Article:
Mexican Mint


the modern plant of the Mexican Mint in San Luis Potosí
the modern plant of the Mexican Mint in San Luis Potosí.

The Mexican Mint ("La Casa de Moneda de México") is the official mint of the republic of Mexico. It is the oldest mint on the American continents and produces the country's circulation and commemorative coins for the Bank of Mexico as well as various medals. After having produced various gold bullion coins throughout its history, the Gold Libertad coins are arguably the mint's most popular bullion product among investors nowadays.

Minting Facilities

The historic headquarter of the Mexican Mint in a colonial-era building in Mexico City has become the National Museum of Cultures ("Museo Nacional de las Culturas") in 1966.

The current Mexican mint is located in San Luis Potosí since 1992. The mint is housed there inside a modern building and uses state-of-the-art equipment. The facility can be visited and a visit starts with the spacious lobby where the mint's products are prominently displayed.

History

The first mint in what is now Mexico (then "New Spain") was founded in 1535 at a site where the Palacio Municipal now stands. In 1569, the mint moved to the Palacio Nacional. Private entrepreneurs rented the minting rights during the 17th and 18th century. These subsidiary mints once existed all over Mexico, normally close to silver mines which were abundant throughout the country.

Logo of the Mexican Mint
Logo of the Mexican Mint.

The Mexican Mint started operations in its first exclusive building in 1734. The practice of renting out minting rights ended in 1778 when royal reforms put the Mexican Mint under the control of the Ministry of Finance. By then, the mint had already been modernized. The colonial-era building that then housed the Mexican Mint is now the National Museum of Cultures ("Museo Nacional de las Culturas").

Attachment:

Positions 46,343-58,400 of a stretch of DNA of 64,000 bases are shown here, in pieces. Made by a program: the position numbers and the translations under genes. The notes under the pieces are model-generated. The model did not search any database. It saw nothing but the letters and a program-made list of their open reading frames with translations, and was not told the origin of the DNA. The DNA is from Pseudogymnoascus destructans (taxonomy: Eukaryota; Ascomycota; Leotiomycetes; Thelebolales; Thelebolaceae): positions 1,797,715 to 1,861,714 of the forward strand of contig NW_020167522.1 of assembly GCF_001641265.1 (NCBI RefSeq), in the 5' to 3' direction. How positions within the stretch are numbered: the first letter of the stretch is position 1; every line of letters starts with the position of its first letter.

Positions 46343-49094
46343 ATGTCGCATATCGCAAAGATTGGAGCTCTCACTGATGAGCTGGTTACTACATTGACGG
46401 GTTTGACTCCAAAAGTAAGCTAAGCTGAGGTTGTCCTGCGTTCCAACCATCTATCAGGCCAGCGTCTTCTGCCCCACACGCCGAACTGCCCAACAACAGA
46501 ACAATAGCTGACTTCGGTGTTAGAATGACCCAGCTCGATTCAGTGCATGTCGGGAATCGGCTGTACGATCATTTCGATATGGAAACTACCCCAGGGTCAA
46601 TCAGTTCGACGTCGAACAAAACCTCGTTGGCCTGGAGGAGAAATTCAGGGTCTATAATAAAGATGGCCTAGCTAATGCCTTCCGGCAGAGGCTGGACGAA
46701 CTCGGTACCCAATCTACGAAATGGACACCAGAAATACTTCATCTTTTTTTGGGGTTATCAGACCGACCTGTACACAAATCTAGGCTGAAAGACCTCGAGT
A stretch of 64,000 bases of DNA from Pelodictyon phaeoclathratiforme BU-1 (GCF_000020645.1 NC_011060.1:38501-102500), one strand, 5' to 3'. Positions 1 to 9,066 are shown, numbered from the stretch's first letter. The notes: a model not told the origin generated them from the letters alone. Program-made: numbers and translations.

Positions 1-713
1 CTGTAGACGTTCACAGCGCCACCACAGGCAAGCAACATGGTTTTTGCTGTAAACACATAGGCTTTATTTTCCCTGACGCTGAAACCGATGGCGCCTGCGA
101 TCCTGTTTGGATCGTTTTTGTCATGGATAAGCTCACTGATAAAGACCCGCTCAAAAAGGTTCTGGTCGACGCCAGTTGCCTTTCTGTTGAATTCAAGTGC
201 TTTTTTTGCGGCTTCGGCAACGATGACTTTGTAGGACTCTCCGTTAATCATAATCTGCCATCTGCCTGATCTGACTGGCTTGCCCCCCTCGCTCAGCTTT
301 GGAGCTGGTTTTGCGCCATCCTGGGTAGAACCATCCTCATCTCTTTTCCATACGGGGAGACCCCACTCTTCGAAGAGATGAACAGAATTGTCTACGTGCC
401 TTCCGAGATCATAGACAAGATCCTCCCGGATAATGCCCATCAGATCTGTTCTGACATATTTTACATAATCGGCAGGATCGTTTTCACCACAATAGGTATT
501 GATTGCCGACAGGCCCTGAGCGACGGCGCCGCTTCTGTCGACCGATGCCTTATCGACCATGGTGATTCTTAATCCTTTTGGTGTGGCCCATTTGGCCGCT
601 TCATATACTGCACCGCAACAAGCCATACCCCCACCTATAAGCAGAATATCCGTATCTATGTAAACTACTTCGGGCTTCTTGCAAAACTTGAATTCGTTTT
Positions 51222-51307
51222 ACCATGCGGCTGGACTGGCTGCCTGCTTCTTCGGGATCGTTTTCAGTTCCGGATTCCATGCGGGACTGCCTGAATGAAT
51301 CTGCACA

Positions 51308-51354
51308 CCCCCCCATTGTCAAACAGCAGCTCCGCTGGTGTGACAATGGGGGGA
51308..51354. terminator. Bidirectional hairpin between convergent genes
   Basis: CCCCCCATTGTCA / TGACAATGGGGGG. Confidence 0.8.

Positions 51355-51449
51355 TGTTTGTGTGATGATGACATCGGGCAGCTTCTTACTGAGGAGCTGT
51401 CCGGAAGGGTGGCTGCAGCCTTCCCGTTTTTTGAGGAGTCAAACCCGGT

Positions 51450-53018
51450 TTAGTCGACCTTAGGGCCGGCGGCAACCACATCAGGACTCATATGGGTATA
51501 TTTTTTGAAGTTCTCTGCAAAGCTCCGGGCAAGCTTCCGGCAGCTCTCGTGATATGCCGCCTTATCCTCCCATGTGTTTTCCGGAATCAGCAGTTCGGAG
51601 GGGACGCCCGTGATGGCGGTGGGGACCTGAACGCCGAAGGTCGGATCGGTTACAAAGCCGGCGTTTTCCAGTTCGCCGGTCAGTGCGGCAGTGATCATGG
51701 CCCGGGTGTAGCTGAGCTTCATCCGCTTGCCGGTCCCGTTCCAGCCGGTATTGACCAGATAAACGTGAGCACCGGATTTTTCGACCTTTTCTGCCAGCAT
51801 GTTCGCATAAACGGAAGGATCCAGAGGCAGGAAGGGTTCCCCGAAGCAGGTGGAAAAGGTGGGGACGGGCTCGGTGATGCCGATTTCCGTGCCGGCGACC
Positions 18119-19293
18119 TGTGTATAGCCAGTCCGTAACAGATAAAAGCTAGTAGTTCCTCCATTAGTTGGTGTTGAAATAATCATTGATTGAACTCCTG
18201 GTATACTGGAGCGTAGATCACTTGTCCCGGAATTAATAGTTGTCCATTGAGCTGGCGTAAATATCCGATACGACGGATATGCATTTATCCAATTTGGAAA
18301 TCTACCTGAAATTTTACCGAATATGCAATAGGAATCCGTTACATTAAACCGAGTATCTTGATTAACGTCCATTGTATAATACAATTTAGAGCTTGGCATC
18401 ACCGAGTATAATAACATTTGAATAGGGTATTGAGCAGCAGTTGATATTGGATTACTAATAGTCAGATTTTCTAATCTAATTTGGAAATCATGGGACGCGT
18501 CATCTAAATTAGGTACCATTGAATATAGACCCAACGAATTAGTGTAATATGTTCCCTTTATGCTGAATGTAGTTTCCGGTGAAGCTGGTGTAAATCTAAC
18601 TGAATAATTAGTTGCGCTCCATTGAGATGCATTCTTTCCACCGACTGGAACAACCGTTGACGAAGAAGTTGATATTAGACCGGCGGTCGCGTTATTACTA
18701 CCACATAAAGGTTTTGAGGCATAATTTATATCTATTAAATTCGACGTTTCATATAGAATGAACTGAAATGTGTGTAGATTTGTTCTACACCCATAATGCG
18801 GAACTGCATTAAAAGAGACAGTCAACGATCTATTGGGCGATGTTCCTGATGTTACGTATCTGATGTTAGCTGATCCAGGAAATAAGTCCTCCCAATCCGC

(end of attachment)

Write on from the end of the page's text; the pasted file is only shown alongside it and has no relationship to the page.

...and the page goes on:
In 1850, minting operations moved to Apartado Street in Mexico City. Still, Mexico's coin production couldn't keep up with increasing demand in the 19th century, resulting in the outsourcing of a part of the coin production to foreign mints (for example the US mint in Philadelphia). In 1905, Mexico started an initiative to upgrade its minting operations. With the help of new machines and the extensive training of its workers, the Mexican Mint was soon able to produce all the needed coinage without the help of foreign mints a few years later.

Since 1986, the Mexican Mint competes on the market as a private mint and is no longer under control of the finance ministry. The current modern mint facility opened in San Luis Potosí in 1992.

Popular Gold Bullion Coins

The Mexican Mint produces the popular Gold Libertad coins in denominations of 1/20 oz, 1/10 oz, 1/4 oz, 1/2 oz and 1 oz with an actual gold content of 99.9%.

Popular historic gold coins of the Mexican Mint are the 50 Gold Peso (Centenario), 20 Gold Peso (Azteca) and Hidalgo Gold Peso (in denominations of 10 Peso, 5 Peso, 2.5 and 2 Peso) coins.


Mexican Gold Libertads

low annual mintages
in 1 oz, 1/2 oz, 1/4 oz, 1/10 oz and 1/20 oz
99.9% gold

obverse side of the Mexican Gold Libertad coin (since 2000)
reverse side of the new 1 oz Mexican Gold Libertad coin

Mexican Gold Centenarios

produced from 1921-1947
large coin (37.1 mm diameter)
90% gold, 10% copper

obverse side of the Mexican 50 Peso Gold Centenario coin
reverse side of the Mexican 50 Peso Gold Centenario coin

Mexican Gold Aztecas

produced from 1917-1921
low 3 - 4% premium
90% gold, 10% copper

obverse side of the Mexican 20 Peso Gold Azteca coin
reverse side of the Mexican 20 Peso Gold Azteca coin

Mexican Gold Hidalgos

produced from 1905-1959
available as MXP 10, MXP 5, MXP 2.5, MXP 2
90% gold, 10% copper

obverse side of the Mexican 10 Peso Gold Hidalgo coin
reverse side of the Mexican 10 Peso Gold Hidalgo coin